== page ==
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Capsules THE KHN BLOG

Influential Panel Giving Thumbs Down To Routine PSA Test for Prostate Cancer

See links to other comments and reports on this recommendation

By Scott Hensley, NPR News

Description: http://capsules.kaiserhealthnews.org/wp-content/uploads/2011/10/hayward_prostate300.jpg

Chicago attorney Tom Hayward suffered a raging infection after a prostate biopsy. He had to be hospitalized, but has since recovered. (Photo by Icoi Johnson for NPR)

Oct. 10, 2011 - The same group that caused a ruckus by recommending against mammograms for women in their 40s is about to tell men that a routine blood test for prostate cancer does most of them more harm than good.

The problem is that the test doesn’t do enough to save lives and subjects many men to additional tests and surgery. The side effects, including impotence and incontinence, outweigh the benefits for men in good heath, according to reports about the findings of the U.S. Preventive Services Task Force.

 

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New Models Predict Likelihood of Erectile Function Return After Prostate Cancer Treatment

Problem still there but it helps men make better informed decisions with realistic expectations - watch video report

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An independent group of medical experts, the USPSTF is in the business of grading the evidence for common tests and procedures. Under the auspices of the Agency for Healthcare Research and Quality, the group’s decisions increasingly serve as guidelines for what doctors do and what insurers and the government will pay for.

This story comes from our partner NPR's Shots blog.

The USPSTF has been working on the PSA test for a while. In fact, the group had pretty much reached a decision in 2009 that the evidence for routine PSA testing should be graded “D” (which constitutes a recommendation against the service), according to an article coming in The New York Times Magazine this Sunday and already posted online.

But the controversy such a recommendation is sure to cause led to a postponement of votes on it, Shannon Brownlee and Jeanne Lenzer report in the story.

More Key Links

U.S. Panel Says No to Prostate Screening for Healthy Men

By Gardiner Harris, New York Times

10/7/11 - Healthy men should no longer receive a P.S.A. blood test to screen for prostate cancer because the test does not save lives over all and often leads to more tests and treatments that needlessly cause pain, impotence and incontinence in many, a key government health panel has decided.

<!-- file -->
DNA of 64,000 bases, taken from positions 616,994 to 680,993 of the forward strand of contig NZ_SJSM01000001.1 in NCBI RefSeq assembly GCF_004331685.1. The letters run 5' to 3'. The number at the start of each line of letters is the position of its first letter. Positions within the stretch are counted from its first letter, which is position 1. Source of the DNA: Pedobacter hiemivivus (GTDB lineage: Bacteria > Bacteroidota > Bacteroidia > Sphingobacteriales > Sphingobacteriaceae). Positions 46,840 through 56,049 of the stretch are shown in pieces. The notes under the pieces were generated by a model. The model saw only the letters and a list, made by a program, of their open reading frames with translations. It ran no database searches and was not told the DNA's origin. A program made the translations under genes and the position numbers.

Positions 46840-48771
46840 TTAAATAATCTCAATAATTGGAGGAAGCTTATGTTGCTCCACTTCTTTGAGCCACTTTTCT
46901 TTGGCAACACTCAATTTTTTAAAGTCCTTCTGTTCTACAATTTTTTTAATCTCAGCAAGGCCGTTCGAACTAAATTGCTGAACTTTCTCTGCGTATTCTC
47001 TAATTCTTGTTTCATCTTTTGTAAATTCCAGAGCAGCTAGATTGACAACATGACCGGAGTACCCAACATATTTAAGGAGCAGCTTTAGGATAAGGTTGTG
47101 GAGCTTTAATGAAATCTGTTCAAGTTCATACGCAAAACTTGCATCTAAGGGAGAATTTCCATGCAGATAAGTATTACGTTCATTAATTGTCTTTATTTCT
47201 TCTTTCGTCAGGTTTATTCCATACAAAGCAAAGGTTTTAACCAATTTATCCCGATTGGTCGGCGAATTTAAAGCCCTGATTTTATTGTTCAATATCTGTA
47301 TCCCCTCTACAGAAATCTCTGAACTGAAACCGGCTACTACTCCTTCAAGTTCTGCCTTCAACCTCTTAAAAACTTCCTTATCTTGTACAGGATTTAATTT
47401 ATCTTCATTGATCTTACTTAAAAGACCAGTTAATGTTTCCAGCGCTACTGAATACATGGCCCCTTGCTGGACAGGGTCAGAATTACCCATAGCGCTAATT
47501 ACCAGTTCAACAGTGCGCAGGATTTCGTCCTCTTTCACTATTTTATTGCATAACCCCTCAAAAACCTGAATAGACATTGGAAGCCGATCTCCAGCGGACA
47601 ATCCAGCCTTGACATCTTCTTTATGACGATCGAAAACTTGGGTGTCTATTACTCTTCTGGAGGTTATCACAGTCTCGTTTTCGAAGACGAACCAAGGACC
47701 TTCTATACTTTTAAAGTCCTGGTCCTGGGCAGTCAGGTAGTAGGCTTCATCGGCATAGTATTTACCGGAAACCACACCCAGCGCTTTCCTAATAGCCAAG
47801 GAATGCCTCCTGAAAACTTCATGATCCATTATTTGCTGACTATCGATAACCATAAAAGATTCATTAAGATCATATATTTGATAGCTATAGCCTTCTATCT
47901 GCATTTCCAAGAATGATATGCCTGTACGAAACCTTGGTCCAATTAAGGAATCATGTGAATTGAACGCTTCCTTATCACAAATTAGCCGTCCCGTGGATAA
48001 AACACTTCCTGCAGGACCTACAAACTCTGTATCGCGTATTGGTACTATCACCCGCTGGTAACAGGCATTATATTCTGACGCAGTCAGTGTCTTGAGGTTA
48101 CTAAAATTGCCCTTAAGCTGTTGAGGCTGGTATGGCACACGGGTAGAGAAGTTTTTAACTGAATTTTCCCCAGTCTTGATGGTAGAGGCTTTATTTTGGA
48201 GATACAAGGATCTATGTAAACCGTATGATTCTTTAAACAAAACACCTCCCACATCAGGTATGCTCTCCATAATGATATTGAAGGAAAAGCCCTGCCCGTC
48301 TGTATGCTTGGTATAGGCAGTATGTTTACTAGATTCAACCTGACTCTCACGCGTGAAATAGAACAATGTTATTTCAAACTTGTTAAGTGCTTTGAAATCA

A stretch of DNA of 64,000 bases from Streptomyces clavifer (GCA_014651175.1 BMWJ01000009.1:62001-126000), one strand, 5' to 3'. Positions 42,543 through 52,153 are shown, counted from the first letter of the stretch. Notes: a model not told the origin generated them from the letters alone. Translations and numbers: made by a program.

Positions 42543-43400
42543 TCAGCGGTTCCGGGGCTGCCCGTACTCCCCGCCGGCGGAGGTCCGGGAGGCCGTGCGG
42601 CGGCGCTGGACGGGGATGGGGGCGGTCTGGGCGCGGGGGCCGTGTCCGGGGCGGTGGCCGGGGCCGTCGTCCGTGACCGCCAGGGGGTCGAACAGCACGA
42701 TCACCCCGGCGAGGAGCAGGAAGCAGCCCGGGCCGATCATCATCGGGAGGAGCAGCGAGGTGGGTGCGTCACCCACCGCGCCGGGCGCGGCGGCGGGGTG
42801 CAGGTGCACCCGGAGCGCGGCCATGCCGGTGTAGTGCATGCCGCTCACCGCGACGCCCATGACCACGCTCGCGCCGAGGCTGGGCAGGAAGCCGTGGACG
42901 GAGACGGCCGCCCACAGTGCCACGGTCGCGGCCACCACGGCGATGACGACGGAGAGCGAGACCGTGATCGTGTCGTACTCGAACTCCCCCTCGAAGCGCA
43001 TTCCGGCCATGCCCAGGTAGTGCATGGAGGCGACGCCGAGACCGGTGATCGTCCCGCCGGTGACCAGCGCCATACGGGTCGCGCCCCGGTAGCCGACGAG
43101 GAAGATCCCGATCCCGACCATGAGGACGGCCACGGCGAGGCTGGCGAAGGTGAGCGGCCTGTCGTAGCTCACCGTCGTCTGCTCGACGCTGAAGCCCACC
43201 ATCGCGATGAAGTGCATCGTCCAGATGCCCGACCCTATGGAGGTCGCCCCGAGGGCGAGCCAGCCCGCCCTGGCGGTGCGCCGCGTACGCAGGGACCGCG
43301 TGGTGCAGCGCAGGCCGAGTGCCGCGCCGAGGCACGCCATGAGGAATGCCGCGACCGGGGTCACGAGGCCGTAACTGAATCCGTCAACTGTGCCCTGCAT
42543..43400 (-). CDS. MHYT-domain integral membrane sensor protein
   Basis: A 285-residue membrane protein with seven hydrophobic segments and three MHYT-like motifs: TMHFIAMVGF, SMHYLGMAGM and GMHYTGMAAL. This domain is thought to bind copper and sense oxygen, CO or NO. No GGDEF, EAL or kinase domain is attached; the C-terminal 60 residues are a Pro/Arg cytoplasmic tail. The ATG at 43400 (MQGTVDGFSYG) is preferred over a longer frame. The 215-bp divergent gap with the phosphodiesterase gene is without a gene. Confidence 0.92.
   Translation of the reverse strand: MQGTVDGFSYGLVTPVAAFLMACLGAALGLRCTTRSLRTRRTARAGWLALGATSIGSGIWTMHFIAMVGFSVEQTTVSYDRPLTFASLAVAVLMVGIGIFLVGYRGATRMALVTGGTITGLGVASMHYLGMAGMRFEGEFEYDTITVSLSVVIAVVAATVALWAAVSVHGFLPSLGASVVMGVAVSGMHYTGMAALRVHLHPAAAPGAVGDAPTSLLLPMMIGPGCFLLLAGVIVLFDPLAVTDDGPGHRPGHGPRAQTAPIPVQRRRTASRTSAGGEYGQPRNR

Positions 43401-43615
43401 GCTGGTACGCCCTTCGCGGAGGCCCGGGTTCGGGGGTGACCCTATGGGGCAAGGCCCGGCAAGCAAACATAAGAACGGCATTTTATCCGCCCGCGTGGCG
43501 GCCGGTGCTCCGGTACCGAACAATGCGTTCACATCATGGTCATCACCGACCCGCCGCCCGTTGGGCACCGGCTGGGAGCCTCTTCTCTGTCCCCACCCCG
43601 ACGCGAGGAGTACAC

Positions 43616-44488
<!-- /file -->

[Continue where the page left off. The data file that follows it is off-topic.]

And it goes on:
The draft recommendation, by the United States Preventive Services Task Force and due for official release next week... Click to New York Times for more…

Read earlier story:
>> Concern Is Growing That the Elderly Get Too Many Medical Tests; Little Benefit

>> Rising PSA Levels May Sometimes Lead to Negative Biopsies But Usually Means Cancer

>> Study Finds Way to ID Aggressive Prostate Cancers; Save Men from Aggressive Therapy

Now it’s finally coming out, perhaps as early as today. “The harms studies showed that significant numbers of men — on the order of 20 to 30 percent — have very significant harms,” pediatrician Virginia Moyer, chairwoman of the task force, told the Washington Post.

This year, about 241,000 cases of prostate cancer are expected to be diagnosed, according to estimates from the American Cancer Society. About 34,000 men will die from it. More than 20 million U.S. men have their PSA’s tested each year.

A federally funded study presented at a meeting of urologists this spring found that, overall, early surgical removal of the prostate was no better than waiting to see how the cancer would progress. And there were more side effects among men who had surgery.

In a Times editorial published in March, Dr. Richard Ablin, who discovered prostate specific antigen, lamented the overuse of the test. Yes, the test has its place, he wrote, to monitor men after treatment for prostate cancer and in screening men whose family histories put them at high risk.

“But these uses are limited,” Ablin concluded. “Testing should absolutely not be deployed to screen the entire population of men over the age of 50, the outcome pushed by those who stand to profit.”

While the USPSTF’s decisions carry a lot of weight, a separate report out today shows the limits of its ability to change medical practice. The Center for Public Integrity finds that 40 percent of Medicare spending on cancer screenings, or about $1.9 billion over five years, is wasted on tests, including PSA, for people older than the cutoff recommended by the USPSTF.

Opposition to a change in PSA recommendations is certain. Dr. Benjamin Davies, a urologist and cancer specialist at the University of Pittsburgh Medical Center, tweeted this morning:

the data for screening healthy patients <65 is strong, not debatable, and level 1. Hard to tweet all of the evidence

He called the USPSTF’s determination “soulless” and faulted some of the evidence the group, including this Swedish study, used to make its decision.

>> Updated blog with comments.

>> American Cancer Society Comment: The Prostate Cancer Quandary

This was posted on Friday, October 7th, 2011 at 12:44 pm by Kaiser Health News.

Some of this information is reprinted from kaiserhealthnews.org with permission from the Henry J. Kaiser Family Foundation. You can view the entire Kaiser Daily Health Policy Report, search the archives and sign up for email delivery. © Henry J. Kaiser Family Foundation. All rights reserved.

 

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